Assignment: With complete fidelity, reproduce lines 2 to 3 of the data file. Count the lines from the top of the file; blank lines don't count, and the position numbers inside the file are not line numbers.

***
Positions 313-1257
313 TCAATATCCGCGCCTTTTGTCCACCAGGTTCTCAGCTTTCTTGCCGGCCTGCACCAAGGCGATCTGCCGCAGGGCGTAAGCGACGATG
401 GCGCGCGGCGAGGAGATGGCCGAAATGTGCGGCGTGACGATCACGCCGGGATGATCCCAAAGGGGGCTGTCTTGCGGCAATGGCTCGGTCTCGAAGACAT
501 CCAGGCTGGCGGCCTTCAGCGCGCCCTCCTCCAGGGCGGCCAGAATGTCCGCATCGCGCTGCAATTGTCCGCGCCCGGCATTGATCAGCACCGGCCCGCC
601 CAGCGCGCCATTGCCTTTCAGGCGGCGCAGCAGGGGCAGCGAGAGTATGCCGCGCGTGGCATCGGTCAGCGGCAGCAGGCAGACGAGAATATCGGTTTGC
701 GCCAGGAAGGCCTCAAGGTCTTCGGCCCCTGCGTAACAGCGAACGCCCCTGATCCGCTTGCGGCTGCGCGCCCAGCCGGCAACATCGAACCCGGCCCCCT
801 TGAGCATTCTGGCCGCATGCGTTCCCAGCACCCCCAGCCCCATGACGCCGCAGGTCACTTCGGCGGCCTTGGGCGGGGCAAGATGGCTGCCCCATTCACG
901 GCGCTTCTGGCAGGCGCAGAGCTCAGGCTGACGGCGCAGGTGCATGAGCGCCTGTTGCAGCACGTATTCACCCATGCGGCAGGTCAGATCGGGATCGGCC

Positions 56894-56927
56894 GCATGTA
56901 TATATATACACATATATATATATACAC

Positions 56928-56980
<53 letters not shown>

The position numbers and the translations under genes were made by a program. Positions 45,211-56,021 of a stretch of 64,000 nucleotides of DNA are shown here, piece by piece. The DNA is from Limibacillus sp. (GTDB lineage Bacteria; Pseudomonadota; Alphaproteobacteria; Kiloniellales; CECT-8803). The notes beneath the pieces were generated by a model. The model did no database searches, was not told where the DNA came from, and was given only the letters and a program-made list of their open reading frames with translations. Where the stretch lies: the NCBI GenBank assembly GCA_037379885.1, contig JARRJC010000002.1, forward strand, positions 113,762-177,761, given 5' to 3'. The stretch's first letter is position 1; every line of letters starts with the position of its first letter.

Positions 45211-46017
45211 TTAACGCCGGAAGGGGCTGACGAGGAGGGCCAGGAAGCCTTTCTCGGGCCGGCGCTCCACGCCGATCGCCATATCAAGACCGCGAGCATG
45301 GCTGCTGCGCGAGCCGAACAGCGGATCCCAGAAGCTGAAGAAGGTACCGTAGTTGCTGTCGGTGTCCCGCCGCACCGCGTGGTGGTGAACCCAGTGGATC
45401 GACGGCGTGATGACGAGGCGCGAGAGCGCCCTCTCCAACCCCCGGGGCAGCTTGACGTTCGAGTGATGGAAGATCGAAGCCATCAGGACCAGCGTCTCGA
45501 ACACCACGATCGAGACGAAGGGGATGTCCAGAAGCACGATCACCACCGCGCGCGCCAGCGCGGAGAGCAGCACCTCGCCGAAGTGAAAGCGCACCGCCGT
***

313 TCAATATCCGCGCCTTTTGTCCACCAGGTTCTCAGCTTTCTTGCCGGCCTGCACCAAGGCGATCTGCCGCAGGGCGTAAGCGACGATG
401 GCGCGCGGCGAGGAGATGGCCGAAATGTGCGGCGTGACGATCACGCCGGGATGATCCCAAAGGGGGCTGTCTTGCGGCAATGGCTCGGTCTCGAAGACAT